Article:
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Swiss chemical firms put profits first, study finds

The study found that some Swiss firms went out of their way to sack Jewish employees Keystone Archive

Scrutiny of chemical firms' archives has provided key insights into the attitude of Swiss business in its dealings with the Nazis.

This content was published on December 30, 2001 - 10:32

Switzerland's 20th century pharmaceutical giants - Ciba, Geigy, Sandoz (since merged to form Novartis) and Roche - have traditionally kept tight-lipped about their wartime past.

But that changed when the firms were ordered to open their archives to an Independent Commission of Experts (ICE), set up in 1996 to probe Switzerland's wartime past.

The study into "Swiss chemical subsidiaries in the Third Reich", by historians Lukas Straumann and Daniel Wildmann, was one of numerous studies published this year by the ICE, led by historian Jean-François Bergier.

The study reveals that the four Swiss parent companies, which were all based in Basel, had a greater control over their German subsidiaries during the period under consideration (1933 to 1945) than had hitherto been assumed.

Pressure to sack Jews

The 358-page study provides evidence that the firms did not come under Nazi pressure to sack Jews until 1938 - before that they were more or less free to employ and dismiss anyone they chose.

Nevertheless, the authors point out, Ciba, Geigy and Sandoz went out of their way as early as 1933 and 1934 to voluntarily "Aryanise" their German subsidiaries by sacking Jewish employees and replacing Jewish members of the board of directors.

Roche's subsidiary in Berlin, by contrast, only reluctantly replaced its Jewish staff, and did so only in 1938 when the Nazi regime intensified its anti-Semitic policies, allowing only "non-Jewish" companies to continue to operate.

The decisive factor in Roche's case was probably personal, the authors contend. "[Roche director-general] Emil Barell had a Jewish wife, which meant that he was more sensitive to Nazi policies towards Jews than other people", Wildmann says.

Straumann adds: "We found documents in the Roche archive that describe details of Nazi 'aryanisation' policies, which proves there was an interest in the fate of Jews."

Forced to comply

Swiss enterprises have often justified their behaviour in Nazi Germany by saying they were obliged to comply with the Reich's policies as a condition of doing business.

But Wildmann's and Straumann's evidence belies such an interpretation. Roche didn't lose any business as a result of its loyalty towards Jewish employees - in fact the company boomed like no other during the war.

The report suggests that the chemical sector is particularly suited for studying the ethical standards of Swiss business as a whole during the war years.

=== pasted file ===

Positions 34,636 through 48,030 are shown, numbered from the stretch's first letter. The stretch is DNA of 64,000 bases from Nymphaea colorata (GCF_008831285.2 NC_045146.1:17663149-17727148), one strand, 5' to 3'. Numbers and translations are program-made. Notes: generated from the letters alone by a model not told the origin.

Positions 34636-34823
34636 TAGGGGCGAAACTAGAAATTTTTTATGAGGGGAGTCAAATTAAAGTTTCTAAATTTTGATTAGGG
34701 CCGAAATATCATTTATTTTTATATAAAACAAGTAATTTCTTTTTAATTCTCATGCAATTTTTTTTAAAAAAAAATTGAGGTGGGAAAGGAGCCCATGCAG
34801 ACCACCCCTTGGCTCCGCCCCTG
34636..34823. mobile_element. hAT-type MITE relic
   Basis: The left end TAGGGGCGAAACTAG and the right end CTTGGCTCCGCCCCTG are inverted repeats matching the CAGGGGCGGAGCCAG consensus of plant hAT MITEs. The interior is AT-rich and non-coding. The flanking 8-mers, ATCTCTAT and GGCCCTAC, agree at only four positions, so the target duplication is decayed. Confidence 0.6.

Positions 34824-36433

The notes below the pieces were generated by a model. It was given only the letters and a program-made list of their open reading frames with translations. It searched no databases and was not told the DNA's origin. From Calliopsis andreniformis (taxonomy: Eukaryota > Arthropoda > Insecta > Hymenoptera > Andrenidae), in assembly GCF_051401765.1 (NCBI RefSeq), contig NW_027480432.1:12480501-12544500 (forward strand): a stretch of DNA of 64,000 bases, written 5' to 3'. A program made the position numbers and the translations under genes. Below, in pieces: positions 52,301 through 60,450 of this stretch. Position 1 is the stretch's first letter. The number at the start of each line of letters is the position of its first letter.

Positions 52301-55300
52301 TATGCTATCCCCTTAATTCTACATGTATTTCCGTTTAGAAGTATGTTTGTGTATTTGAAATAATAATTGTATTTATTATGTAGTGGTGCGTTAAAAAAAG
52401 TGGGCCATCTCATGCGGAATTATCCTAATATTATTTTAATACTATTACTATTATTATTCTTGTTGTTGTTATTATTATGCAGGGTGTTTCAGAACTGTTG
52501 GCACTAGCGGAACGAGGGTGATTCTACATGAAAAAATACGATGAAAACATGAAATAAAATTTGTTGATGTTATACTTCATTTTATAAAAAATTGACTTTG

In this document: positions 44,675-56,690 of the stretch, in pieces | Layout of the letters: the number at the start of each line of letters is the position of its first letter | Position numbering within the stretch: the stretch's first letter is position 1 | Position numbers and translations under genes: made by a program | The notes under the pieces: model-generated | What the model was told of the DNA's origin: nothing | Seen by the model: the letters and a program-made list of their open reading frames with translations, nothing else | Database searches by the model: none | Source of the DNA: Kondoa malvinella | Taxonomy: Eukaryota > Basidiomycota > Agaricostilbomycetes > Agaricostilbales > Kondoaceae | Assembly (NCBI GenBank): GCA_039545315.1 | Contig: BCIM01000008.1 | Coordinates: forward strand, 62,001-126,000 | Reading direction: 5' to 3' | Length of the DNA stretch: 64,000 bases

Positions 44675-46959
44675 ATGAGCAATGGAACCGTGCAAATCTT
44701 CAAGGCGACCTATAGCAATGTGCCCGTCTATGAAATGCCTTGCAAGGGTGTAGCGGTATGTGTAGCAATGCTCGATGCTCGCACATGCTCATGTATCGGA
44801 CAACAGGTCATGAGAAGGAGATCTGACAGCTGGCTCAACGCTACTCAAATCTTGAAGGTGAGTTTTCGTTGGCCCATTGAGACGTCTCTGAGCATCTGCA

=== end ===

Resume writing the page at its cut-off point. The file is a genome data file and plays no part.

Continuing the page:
The reason is because as a knowledge-based industry, the chemical sector had traditionally established closer ties between parent company and subsidiaries than was the case in other sectors. The industry probably also employed more Jews, especially as scientists.

The study probes other controversies surrounding the business practices of Swiss subsidiaries in Nazi Germany - their contribution to the German war-effort, their use of forced labour, and financial transfers.

German re-armament

Firms who relied on dyes and heavy chemicals, chiefly Geigy, did less well out of German re-armament and the war than subsidiaries that relied on pharmaceuticals.

Roche did particularly well thanks to its control of the German vitamin C market and its position as a major producer of opiate-based painkillers. Its sales almost trebled during the war from 8.8 million Reichmarks (roughly worth $100 million today) to 22 million Reichmarks.

Unlike other sectors, where Swiss investments in subsidiaries paid off after the war but not in the short-term, Swiss chemical firms managed to transfer large sums to Switzerland in the form of licence fees.

In addition, most of the German-based production relied on input materials from the parent company, the payments for which were also transferred freely to Switzerland.

But the most interesting aspect of the study is what the authors discovered about the moral choices faced by the companies' managers.

Polish ghetto

Wildmann tells of a situation where the management of Ciba dispatched one of its employees to track down a former client who had disappeared in the Jewish ghetto of Stenstochow, Poland - in order to recover a payment that Ciba was owed. On his return, the employee drew up a report but omitted any mention of the conditions in the ghetto.

When the Austrian drugs company Syngala was "aryanised" in 1938 and its Jewish owners forced to sell, Geigy saw an opportunity to expand into the pharmaceutical market.

Geigy agreed to buy the company from its Jewish owners, who escaped to the United States, but failed to meet all its payments.

When the issue was brought up in a boardroom discussion, Geigy's company lawyer remarked that Syngala's former owners wouldn't be able to sue. He later added to the minutes in handwriting that the point was "unimportant but worth a consideration".

"It is from small and rare remarks like these that you deduct that there was indeed an awareness of wrongdoing", Straumann says.

by Markus Haefliger

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